There’s a reason that a stop sign in Sheboygan looks like a stop sign in Seattle. There’s a reason that road lanes are divided by white and yellow markings in both places too. There’s also a reason why, if a bicycle lane symbol etched on the street is accompanied by a word, like “SLOW,” the bicycle always comes first. The reason is 862 pages long and has been around, in one form or another, for 85 years: the Manual for Uniform Traffic Control Devices.
The idea behind the manual is that, for roads to be safe, they must be consistent, no matter where people are driving, walking, or scootering. The manual is “a visual representation of what the rules of the road are,” says Jeff Lindley, the deputy executive director of the Institute of Transportation Engineers. It won’t tell you when to put in a roundabout, but it will tell you the sign you need to help clueless drivers navigate a roundabout. “It’s not a real fun evening bedtime read,” says Luke Schwartz, the transportation manager for the city of San Luis Obispo, California.
For transportation engineers, the manual is akin to a professional bible, which they consult weekly, if not daily. Inside is a mix of mandatory shalls, probably good shoulds, and OK-to-do mays. The Federal Highway Administration, the US Department of Transportation agency that has controlled what goes in the manual since 1971, maintains that engineers should always use their professional judgment to determine whether a particular road sign, lane marking, or bicycle stencil works for the situation.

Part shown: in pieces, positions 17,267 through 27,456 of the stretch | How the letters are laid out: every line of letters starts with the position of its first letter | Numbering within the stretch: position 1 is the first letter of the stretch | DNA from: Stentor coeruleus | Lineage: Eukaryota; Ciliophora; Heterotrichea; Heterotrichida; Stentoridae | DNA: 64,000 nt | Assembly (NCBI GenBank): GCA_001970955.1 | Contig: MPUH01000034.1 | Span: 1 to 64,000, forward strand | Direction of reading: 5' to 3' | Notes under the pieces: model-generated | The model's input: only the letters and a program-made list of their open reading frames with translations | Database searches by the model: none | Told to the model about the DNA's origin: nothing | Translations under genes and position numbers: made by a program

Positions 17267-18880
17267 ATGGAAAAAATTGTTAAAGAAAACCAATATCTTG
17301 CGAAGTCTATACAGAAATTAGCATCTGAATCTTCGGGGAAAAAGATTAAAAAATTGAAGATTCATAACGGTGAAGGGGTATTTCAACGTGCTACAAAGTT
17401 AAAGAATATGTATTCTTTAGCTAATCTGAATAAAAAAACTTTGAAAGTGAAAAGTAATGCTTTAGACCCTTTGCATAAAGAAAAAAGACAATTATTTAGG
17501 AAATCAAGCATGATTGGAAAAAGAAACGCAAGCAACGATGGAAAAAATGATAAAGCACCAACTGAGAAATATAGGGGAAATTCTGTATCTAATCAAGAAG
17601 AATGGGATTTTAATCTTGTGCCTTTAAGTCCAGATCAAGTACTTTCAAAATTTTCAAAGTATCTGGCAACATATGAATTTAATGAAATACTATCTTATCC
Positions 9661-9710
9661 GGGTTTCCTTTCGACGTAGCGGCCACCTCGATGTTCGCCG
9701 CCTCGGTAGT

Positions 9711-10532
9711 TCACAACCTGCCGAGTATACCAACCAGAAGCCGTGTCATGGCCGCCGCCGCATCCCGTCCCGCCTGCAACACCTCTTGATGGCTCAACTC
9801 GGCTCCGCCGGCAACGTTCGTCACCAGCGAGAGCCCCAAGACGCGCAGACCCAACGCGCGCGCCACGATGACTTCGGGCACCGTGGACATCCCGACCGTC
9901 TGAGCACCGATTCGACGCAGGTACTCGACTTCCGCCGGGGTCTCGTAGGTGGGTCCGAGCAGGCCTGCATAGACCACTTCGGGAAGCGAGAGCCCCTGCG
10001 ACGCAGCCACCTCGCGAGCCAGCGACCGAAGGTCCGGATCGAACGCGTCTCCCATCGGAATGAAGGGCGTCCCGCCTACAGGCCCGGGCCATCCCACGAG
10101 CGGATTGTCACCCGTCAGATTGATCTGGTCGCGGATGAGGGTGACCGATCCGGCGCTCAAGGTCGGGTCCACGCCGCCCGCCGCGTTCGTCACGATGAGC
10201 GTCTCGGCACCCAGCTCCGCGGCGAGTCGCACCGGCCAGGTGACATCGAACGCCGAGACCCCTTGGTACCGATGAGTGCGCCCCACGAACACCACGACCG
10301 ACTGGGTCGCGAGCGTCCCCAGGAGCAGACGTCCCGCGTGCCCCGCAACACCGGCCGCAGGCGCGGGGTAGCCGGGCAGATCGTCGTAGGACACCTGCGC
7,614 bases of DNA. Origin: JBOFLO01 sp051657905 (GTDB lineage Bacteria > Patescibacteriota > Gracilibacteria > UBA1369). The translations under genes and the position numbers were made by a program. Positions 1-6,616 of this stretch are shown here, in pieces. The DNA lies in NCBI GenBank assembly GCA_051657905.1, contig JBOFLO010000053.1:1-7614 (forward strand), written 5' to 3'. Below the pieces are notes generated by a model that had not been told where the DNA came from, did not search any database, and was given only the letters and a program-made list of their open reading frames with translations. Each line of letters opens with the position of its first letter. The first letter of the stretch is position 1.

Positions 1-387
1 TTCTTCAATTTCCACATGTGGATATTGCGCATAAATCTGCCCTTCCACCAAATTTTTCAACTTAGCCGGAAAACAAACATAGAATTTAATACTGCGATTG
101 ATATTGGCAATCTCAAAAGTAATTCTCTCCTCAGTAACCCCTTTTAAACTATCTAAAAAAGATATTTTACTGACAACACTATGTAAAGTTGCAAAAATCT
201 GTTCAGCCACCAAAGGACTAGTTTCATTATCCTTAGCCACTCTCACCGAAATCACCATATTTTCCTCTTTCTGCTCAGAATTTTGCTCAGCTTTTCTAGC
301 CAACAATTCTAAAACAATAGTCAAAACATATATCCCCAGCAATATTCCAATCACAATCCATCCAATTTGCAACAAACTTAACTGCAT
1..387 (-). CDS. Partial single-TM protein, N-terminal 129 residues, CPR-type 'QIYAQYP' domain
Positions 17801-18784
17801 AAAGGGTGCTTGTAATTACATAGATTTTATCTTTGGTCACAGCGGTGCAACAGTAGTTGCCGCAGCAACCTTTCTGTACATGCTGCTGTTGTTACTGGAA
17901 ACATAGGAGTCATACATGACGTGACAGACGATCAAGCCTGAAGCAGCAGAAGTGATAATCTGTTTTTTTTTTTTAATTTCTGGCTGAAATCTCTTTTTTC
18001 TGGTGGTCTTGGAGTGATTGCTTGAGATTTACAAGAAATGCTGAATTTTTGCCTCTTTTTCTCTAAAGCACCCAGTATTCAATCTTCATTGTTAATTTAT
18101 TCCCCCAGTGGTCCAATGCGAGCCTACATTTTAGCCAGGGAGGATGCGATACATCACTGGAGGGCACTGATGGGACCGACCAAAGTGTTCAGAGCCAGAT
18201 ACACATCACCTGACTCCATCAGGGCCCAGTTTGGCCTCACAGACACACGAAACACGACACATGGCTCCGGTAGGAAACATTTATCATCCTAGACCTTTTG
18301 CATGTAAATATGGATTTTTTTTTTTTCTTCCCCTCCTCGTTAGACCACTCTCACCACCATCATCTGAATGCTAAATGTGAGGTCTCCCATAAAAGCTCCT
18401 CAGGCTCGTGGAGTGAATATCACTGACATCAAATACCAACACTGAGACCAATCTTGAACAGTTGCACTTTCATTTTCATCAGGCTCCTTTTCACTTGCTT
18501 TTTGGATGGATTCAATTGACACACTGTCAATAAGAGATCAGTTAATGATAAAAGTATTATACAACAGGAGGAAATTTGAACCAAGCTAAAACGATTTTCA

Now the manual is getting its first update in 11 years. That’s brought out critics who say it is outdated and too focused on cars rather than people on foot or two wheels. Some city officials want the freedom to create traffic signs, markings, and street configurations that cater to their local roads, and the varied options—bus, moped, escooter—now available to their residents. They want the flexibility to choose different bike lane markings or to install colorful crosswalks, choices that are not endorsed by the manual. (Federal officials have issued sternly worded letters to cities including St. Louis, Ames, Iowa, and Lexington, Kentucky, urging them to bring creative crosswalks into compliance.) Earlier this year, several progressive transportation groups launched an effort to not just tweak the manual, but to reframe and rewrite it.
The tussle over an obscure set of federal rules points to a larger trend in transportation planning: a renewed focus on making streets equitable, climate-conscious, and safe for everyone, not just those in cars.
Nationwide, safety statistics are moving the wrong way. Preliminary data collected by the Governors Highway Safety Association found a 4.8 percent increase in pedestrian deaths last year. Factor in the reduced driving because of the pandemic and the number gets even more dire: a 21 percent increase in pedestrian deaths per vehicle mile traveled. That’s the largest jump since the government started keeping track of such numbers in 1975.
“This is the time to say, ‘What should the spirit of the document be? And what should be the best way forward?’” says Zabe Bent, the director of design at the National Association of City Transportation Officials, a group representing city departments of transportation in North America that is spearheading the effort to reframe the manual.
The Federal Highway Administration released a draft of proposed changes late last year. The last time the manual got an update, a few thousand people, mostly transportation professionals, submitted comments. This year, 26,000 comments poured in from all over the country.